Let us be open: It is really nice to have clear agreements on where we are expected to work. If it is the office space or the comfort of our home – with the suitable infrastructure available, we can basically make most of the things work nicely. The challenge arising now in the current phase of the pandemic is to make hybrid settings work. To deal with the fact, that we constantly have to work on a fit of different working modes where parts of teams are working virtually, while others are physically present, shifting these modes periodically. Keeping up our own productivity is one of the challenges: beside this we also have to find ways of collaboration and coordination with our colleagues some of whom might be in different places or working rhythms. 

One of the challenges is certainly around setting up the hybrid structure: who is where and whenhow to change from virtual to physical, what proportions of employees should be in one or the other mode, how to ensure business continuity, how to communicate, etc. Once ready with the formal setup, there are a few areas to focus on for successful collaboration both at team and leadership level.  

Let’s have a closer look at them.  

 1. Be as transparent as possible (do not worry – this cannot be overdone)

  • Transparency about priorities and overall direction: with people in several locations it is challenging to reach a similar understanding of what the current priorities are and where the teams are heading in the nearer future. Redundancy in communication definitely helps and it is also essential to have the necessary information accessible in an asynchronous way (e.g. meetings recorded and available).  
  • Transparency about current status of tasksthe importance of virtual Kanban boards and instant communication platforms is crucial in keeping everyone informed. 
  • Transparency about what is known and what is uncertain at a certain point in timeprobably all of us have recently seen good and not so successful examples of communicating about this. Saying openly what is a certainty and what is unknown gives the chance to change the direction quickly with the understanding of the larger team. While communicating about a certain direction as the essential one and discovering it as a dead-end road reduces the credibility of the management. In the current context none of us knows much more than the other one, so relying on each other’s’ resources is essential for success. 

Tools for increasing transparencyOKR’svirtual Kanban boards, 

 2. Empowerment & Trust & Authority

With less physical presence and face to face interaction, leaders will not be able to check, supervise, control and support: therefore, it is crucial to have clarity about the level of empowerment and authority delegated to the employees. Having a dialogue and a conscious learning process about this will ease the process. It proves essential how leaders create and sustain trust. The bad news: leaders’ ways of creating and sustaining trust is a result of a long-term process, often unconscious. Taking it on the conscious side can take effort, time and a lot of openness from a leader’s side.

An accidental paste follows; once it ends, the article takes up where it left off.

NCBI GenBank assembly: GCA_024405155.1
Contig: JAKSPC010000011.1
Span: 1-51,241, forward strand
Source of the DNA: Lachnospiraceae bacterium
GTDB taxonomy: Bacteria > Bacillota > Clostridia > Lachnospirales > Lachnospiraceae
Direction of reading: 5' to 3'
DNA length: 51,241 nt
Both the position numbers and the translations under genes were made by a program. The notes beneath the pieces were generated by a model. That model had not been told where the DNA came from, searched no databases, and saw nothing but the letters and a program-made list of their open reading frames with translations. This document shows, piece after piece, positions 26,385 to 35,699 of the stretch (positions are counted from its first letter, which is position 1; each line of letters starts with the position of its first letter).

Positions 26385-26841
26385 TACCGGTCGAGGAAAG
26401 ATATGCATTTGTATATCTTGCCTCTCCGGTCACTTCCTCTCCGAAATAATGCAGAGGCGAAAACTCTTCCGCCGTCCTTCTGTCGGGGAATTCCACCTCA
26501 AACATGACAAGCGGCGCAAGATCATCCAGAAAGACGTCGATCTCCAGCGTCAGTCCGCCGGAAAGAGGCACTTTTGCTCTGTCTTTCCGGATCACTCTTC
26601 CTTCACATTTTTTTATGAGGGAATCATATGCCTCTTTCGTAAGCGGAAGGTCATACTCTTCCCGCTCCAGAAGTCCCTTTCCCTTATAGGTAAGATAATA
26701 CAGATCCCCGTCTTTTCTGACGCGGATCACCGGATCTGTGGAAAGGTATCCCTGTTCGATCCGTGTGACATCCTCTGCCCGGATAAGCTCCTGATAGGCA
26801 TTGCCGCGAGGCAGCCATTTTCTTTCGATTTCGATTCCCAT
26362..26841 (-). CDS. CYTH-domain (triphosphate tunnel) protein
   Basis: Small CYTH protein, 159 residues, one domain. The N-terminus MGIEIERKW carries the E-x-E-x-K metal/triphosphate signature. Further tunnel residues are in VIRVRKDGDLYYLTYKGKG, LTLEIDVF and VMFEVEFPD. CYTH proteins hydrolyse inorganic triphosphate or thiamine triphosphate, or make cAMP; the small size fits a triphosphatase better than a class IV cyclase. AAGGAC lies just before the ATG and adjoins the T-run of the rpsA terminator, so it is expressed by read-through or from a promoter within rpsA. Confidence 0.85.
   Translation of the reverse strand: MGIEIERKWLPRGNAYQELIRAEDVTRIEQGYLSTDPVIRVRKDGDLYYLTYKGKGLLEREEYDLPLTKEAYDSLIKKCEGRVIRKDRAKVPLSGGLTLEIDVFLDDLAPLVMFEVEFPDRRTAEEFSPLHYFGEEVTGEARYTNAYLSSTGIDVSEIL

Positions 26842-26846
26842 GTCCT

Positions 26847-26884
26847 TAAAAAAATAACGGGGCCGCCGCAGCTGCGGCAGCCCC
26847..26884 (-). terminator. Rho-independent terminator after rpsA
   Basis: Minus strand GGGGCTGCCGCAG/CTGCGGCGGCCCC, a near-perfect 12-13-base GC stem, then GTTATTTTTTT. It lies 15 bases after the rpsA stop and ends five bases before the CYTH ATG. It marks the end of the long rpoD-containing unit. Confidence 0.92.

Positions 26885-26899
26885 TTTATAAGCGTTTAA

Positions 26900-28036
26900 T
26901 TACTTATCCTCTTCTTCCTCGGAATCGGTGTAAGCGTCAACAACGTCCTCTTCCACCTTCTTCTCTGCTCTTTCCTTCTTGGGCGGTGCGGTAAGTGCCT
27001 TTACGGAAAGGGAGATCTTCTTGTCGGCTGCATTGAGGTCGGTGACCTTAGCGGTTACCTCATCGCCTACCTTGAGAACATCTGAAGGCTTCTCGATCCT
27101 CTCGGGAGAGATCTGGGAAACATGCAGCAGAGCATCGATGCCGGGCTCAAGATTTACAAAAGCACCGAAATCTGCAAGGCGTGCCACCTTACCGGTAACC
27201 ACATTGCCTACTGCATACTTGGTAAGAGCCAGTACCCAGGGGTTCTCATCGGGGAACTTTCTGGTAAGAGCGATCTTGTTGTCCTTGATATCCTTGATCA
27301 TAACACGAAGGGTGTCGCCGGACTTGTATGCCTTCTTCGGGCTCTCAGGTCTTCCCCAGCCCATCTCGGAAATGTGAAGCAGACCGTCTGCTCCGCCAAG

Tools: the leadership formulafeed forward conversations 

 3. Autonomy & Responsibility

On the employee’s side clarifying the level of autonomy is a necessary first step. Less or different (e.g. less context-related information) interactions with the managers and peers will require more autonomy and taking responsibility on the employee side. This is again a learning process which can be speeded up by conscious and focused dialogue. 

Toolsthe leadership formulafeedback and feed forward. 

4. Space and time of joint thinking & informal conversations

With the extra effort of keeping the team informed and the energy drain caused by the virtual meetings it is tempting to focus dominantly on the operational sideEven if tasks go well, team members need to be connected, feel that they belong to the team. Beside the task mode there is a need for joint thinking and exploring – this can ensure the long-term productivity of the team. It is challenging how to create the space for informal conversation and joint thinking – probably the best approach is to set-up regular interaction opportunities driven by team members, with a minimum fixed agenda and then going towards topics which emerge from the check-in of the participants. Scheduling two types of meetings: operational and team events should also be helpful. 

5. Awareness of team dynamics

Even if everything is done, teams can have difficult moments and sometimes quick interventions are needed. Team development can happen also virtually. Very often regular rituals (e.g. periodical virtual townhalls) will be enough, however sometimes more focused interventions can be needed. It helps if teams ask for support from someone external to the team. The interventions will be totally context dependent. 

Some of the factors above are easier, some more difficult to grasp and implement. We know for sure that the minimum of addressing them is a meaningful dialogue within the teams working in a hybrid setting. We are all learning these ways of collaborationour success depends on our consciousness for capacity reflection and learning. With good dialogues we can connect and make the learning a joint experience.